My current job at a smaller company I have a lot of decades old instruments that I maintain myself. You'd think this is a podunk company but they do great and treat their workers well. I am painfully aware that if I ever tried to switch jobs I'd be looking at at at least 30% paycut probably more and inferior benefits.

That is one reason I don't even bother looking. I don't want to risk it. There are a lot of crapo companies out there in this profession. Instead I save and invest a large portion of my income so I can either retire early or retrain out of the profession entirely rather than play with low ballers and staffing agencies ever again.


Steven, you would probably enjoy your job more if you were in an environment with newer equipment and better technology. It's effort to find another job, but from the complaining you do, you seem like the perfect candidate to go after a new post. And, no one here (or anywhere else) advises you have to seek out staffing agencies. I would just politely decline their calls and do the search myself if I were in your shoes. We spend so much time on the job that someone who is unhappy at work is really in an unhealthy situation. Think of your health and happiness as one really good reason to find a better environment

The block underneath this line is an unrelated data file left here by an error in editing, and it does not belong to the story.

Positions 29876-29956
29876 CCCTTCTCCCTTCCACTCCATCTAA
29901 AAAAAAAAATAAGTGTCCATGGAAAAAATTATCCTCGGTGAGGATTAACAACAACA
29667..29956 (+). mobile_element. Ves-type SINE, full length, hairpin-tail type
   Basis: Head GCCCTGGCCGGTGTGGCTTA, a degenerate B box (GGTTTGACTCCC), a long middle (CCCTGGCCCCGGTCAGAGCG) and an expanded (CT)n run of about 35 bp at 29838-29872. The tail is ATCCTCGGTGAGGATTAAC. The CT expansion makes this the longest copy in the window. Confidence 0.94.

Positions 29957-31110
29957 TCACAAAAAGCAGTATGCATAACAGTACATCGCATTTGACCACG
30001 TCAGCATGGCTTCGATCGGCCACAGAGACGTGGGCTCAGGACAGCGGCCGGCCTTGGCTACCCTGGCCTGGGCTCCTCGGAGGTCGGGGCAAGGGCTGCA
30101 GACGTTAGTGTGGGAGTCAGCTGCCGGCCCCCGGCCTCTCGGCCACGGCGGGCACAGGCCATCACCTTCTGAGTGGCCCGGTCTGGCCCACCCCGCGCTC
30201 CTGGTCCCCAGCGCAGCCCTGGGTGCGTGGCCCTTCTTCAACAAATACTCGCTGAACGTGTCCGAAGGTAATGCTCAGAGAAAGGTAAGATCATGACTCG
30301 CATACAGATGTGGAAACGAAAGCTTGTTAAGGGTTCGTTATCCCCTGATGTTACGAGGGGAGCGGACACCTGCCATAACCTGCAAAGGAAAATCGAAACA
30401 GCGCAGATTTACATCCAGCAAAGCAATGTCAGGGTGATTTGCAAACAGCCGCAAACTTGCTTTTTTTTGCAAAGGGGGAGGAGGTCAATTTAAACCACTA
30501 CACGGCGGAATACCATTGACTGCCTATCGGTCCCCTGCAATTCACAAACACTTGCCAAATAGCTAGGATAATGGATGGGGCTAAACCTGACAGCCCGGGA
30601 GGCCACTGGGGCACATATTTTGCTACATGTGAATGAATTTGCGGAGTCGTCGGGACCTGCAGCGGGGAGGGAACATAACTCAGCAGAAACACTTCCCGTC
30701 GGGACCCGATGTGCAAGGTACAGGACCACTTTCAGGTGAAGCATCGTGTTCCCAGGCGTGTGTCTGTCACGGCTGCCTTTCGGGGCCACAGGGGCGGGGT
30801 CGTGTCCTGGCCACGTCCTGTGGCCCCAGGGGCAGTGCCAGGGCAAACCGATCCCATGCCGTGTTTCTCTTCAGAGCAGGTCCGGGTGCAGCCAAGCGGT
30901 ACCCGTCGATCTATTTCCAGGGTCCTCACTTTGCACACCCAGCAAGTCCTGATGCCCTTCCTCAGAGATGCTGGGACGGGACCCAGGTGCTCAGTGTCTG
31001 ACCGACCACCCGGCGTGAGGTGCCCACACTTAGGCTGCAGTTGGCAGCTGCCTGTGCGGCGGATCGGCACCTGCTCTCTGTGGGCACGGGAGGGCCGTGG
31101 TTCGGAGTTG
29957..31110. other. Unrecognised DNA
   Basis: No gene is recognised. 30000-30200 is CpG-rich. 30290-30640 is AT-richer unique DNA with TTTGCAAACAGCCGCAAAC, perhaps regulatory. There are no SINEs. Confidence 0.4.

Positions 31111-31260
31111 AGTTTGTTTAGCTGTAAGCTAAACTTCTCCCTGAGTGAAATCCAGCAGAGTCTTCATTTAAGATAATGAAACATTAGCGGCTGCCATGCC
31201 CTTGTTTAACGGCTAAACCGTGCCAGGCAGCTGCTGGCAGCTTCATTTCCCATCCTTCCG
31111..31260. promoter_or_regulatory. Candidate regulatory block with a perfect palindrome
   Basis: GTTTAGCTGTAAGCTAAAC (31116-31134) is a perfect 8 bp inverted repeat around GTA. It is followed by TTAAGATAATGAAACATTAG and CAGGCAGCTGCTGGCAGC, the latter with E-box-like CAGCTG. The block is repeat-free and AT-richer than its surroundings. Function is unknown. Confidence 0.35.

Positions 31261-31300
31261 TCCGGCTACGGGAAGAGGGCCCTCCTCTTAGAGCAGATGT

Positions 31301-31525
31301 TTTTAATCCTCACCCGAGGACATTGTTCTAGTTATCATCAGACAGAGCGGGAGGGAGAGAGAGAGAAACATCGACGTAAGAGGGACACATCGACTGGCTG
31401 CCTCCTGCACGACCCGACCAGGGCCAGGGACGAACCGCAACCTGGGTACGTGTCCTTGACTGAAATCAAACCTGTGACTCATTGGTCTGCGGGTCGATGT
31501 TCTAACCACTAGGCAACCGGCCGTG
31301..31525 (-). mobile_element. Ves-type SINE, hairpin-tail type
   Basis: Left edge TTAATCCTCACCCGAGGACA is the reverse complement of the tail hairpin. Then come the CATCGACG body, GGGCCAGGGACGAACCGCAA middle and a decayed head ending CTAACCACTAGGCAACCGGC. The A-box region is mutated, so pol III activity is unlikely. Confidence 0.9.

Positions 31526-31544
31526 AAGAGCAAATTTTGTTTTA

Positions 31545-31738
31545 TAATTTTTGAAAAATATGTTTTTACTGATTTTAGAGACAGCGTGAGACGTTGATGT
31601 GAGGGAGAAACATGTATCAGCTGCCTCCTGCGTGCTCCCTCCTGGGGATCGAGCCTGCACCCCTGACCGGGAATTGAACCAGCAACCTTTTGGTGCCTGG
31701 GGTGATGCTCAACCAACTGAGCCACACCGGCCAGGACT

Dave
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Re: Asking about money appears to be a generation gap hot button

Postby Steven Z. » Fri Sep 01, 2017 5:41 pm

Finding a job isn't as big an effort as finding a job that isn't awful permatemp crap.

I like my current job. I value having benefits and decent pay and working for a company that doesn't treat their science staff like disposable pipette tips over having state of the art analytical equipment. Every job has its downsides. It is also nice to have job security as good luck finding another chemist who can figure out the customizations I made nor my unique methods.

However, back to topic. I consider salary my number one screening criteria for jobs after no staffing agency involved. I don't want to get in too deep with the large numbers of companies that place abominably low value on their science staff. I also suspect a lot of the companies that get offended by asking about pay are the type of companies that think they are so awesome they don't have to offer competitive pay.
Last edited by Steven Z. on Fri Sep 01, 2017 9:25 pm, edited 1 time in total.
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Re: Asking about money appears to be a generation gap hot button

Postby RSD » Fri Sep 01, 2017 7:12 pm